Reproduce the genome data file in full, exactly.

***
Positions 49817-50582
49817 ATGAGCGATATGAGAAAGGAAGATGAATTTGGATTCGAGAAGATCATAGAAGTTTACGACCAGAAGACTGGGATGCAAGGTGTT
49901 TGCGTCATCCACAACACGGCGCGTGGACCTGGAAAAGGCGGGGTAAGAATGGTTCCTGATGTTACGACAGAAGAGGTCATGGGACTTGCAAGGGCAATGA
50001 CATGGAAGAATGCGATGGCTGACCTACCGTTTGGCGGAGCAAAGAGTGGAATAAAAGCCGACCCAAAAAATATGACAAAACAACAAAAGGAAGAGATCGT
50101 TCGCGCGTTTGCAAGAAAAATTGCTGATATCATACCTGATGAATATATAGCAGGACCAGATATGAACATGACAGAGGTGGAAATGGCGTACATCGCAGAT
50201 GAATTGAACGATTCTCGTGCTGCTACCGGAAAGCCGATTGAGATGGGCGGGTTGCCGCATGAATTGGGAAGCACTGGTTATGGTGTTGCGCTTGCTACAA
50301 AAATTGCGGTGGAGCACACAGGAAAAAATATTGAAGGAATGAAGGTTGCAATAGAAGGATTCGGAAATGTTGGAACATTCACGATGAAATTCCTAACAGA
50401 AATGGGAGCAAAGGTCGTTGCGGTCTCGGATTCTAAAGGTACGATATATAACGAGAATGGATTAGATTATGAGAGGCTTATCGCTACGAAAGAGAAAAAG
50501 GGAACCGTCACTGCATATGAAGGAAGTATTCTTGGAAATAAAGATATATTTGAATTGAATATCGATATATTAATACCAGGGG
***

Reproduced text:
Positions 49817-50582
49817 ATGAGCGATATGAGAAAGGAAGATGAATTTGGATTCGAGAAGATCATAGAAGTTTACGACCAGAAGACTGGGATGCAAGGTGTT
49901 TGCGTCATCCACAACACGGCGCGTGGACCTGGAAAAGGCGGGGTAAGAATGGTTCCTGATGTTACGACAGAAGAGGTCATGGGACTTGCAAGGGCAATGA
50001 CATGGAAGAATGCGATGGCTGACCTACCGTTTGGCGGAGCAAAGAGTGGAATAAAAGCCGACCCAAAAAATATGACAAAACAACAAAAGGAAGAGATCGT
50101 TCGCGCGTTTGCAAGAAAAATTGCTGATATCATACCTGATGAATATATAGCAGGACCAGATATGAACATGACAGAGGTGGAAATGGCGTACATCGCAGAT
50201 GAATTGAACGATTCTCGTGCTGCTACCGGAAAGCCGATTGAGATGGGCGGGTTGCCGCATGAATTGGGAAGCACTGGTTATGGTGTTGCGCTTGCTACAA
50301 AAATTGCGGTGGAGCACACAGGAAAAAATATTGAAGGAATGAAGGTTGCAATAGAAGGATTCGGAAATGTTGGAACATTCACGATGAAATTCCTAACAGA
50401 AATGGGAGCAAAGGTCGTTGCGGTCTCGGATTCTAAAGGTACGATATATAACGAGAATGGATTAGATTATGAGAGGCTTATCGCTACGAAAGAGAAAAAG
50501 GGAACCGTCACTGCATATGAAGGAAGTATTCTTGGAAATAAAGATATATTTGAATTGAATATCGATATATTAATACCAGGGG